Currently writing: Unnamed Comic Project, Unnamed Board Game Project, Unnamed Folk Horror short story, Unnamed Non-Fiction Occult article

Currently watching: Parks and Rec and Northern Exposure with Kim & Conn, Hannibal with Conn, Travel the Dead and Portals to Hell on my own.

Currently playing: D&D 5e, Wordle, Quordle, Classic Words (Scrabble), Chivalry: Medieval Warfare, and Elder Sign

Currently reading: 666, Sex, & the New Aeon of Horus by Richard Cole

Currently spinning: Kansas — Masque

Happy National Paranormal Day

Posted in Investigations, Paranormal on May 3, 2022 by Occult Detective

For some inexplicable reason, since 2013, May 3 has been christened National Paranormal Day. Well, every day is “Paranormal Day” in my nape of the woods, but if this once great nation wants to set aside a day other than Halloween for talking about all those things that go bump in the night, then I’m here for it.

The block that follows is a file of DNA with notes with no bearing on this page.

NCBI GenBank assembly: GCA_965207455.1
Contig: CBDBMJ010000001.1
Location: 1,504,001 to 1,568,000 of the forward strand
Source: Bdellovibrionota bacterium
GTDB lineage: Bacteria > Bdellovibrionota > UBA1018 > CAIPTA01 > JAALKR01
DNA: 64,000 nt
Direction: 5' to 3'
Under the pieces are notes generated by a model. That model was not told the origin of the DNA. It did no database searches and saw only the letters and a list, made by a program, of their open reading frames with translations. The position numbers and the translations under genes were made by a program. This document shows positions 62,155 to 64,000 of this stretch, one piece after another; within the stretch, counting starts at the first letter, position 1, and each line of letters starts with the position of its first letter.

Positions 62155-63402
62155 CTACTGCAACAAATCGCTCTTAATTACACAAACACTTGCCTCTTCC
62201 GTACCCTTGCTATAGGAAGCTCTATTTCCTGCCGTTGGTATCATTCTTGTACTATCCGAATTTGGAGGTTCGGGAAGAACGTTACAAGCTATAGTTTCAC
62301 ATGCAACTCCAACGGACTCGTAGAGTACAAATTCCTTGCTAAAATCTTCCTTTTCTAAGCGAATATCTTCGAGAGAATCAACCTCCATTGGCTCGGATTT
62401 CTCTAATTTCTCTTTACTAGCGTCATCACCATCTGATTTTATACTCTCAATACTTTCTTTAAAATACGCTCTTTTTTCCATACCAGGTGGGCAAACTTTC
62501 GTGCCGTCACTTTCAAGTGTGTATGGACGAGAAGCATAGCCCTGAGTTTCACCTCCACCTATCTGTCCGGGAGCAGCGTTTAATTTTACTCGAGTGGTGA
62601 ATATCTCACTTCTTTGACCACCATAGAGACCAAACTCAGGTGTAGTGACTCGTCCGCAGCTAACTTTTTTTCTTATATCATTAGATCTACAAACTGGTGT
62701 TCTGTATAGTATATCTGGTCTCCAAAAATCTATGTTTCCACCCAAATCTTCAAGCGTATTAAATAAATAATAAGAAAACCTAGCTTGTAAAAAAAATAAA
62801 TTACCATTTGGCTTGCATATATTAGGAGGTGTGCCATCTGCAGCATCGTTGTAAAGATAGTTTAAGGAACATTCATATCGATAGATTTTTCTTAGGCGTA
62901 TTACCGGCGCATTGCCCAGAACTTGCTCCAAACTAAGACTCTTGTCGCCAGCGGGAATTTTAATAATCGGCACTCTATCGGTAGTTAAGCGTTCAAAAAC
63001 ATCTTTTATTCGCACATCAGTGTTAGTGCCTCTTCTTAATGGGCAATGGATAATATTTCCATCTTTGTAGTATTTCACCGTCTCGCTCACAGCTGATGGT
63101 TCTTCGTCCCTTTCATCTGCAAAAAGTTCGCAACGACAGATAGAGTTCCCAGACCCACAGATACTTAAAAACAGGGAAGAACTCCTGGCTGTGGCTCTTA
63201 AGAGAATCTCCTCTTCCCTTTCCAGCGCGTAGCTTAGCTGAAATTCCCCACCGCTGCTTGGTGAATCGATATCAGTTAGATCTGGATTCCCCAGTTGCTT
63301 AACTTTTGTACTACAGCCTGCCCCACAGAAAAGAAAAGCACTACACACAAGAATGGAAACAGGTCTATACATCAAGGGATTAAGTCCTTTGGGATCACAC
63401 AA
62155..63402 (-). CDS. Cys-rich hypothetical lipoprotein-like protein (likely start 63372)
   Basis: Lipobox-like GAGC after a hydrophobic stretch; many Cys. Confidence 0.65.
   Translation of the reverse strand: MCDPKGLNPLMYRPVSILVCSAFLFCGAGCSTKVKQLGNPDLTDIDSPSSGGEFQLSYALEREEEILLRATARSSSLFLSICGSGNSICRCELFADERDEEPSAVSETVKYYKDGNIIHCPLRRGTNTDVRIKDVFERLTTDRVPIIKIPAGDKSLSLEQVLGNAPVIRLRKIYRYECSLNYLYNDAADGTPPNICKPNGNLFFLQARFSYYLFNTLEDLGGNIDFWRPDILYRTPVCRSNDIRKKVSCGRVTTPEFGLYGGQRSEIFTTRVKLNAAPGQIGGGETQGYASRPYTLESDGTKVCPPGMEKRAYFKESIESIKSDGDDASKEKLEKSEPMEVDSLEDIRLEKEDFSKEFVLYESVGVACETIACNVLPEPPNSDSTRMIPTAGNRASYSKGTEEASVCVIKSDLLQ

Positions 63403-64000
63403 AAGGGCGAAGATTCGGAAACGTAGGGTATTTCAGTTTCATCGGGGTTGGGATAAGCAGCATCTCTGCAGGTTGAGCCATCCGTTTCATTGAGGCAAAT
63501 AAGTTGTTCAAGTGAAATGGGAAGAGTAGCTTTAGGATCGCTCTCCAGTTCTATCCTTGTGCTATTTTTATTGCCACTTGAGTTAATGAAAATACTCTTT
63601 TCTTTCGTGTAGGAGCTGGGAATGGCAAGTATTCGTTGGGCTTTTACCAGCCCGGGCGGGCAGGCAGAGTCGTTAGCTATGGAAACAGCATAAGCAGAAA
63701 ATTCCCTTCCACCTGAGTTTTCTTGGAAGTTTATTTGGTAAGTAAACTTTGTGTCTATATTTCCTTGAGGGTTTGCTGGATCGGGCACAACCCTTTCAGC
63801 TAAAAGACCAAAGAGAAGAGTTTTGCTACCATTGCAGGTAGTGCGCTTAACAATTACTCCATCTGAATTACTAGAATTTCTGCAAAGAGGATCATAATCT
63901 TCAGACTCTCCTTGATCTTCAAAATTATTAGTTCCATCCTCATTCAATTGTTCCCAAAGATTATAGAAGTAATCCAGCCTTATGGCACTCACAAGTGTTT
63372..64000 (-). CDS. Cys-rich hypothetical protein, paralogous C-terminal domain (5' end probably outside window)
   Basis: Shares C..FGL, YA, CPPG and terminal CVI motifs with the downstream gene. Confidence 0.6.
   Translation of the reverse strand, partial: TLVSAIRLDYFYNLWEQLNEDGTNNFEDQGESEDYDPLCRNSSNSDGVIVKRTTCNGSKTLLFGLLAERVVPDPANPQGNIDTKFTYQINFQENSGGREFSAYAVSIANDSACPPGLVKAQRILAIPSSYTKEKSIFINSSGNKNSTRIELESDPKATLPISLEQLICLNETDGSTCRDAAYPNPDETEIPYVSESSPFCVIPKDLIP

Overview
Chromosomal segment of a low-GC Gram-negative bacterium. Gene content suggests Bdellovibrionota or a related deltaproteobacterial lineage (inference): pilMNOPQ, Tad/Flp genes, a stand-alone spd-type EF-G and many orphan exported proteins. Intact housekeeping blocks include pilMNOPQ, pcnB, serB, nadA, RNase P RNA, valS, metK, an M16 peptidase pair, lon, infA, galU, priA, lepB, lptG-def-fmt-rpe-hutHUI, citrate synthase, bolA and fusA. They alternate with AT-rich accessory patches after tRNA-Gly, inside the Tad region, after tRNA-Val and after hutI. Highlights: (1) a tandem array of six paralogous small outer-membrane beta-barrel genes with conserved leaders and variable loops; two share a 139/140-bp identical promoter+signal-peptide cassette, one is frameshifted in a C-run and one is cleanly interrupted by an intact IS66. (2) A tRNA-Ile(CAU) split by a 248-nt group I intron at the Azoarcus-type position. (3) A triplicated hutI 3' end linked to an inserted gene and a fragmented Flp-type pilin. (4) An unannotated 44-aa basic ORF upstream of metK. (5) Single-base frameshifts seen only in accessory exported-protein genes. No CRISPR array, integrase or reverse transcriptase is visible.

So, as we’re supposed to share a “paranormal” story, why don’t I share one from this past weekend?

I played host to Indiana Ghost Trackers on Saturday night, April 30th, known to those more magically inclined as Walpurgisnacht. We descended on an undisclosed location, a former fraternal lodge in the north-central part of the Hoosier State, during a violent thunderstorm and beneath a New Moon, the second of the month, called a Black Moon.

Everything was aligned for an eventful investigation. The spirits of Beacon Lodge did not disappoint.

On a night filled with inexplicable knocks, disembodied footfalls, spiraling light fixtures, and the presence of shadow figures, for me, the most unnerving experience came as I sat in the darkness of the great ritual hall, illuminated by punctuations of forked lightning and the accompanying rolls of cacophonous thunder.

There, in silence, we sat beneath an ancient gaslit candelabra. As I meditated, reaching out to connect with the spirits I have grown accustomed to in that neglected space, a female voice spoke, as clear as if you and I were in conversation. She said, “Best stay awake.”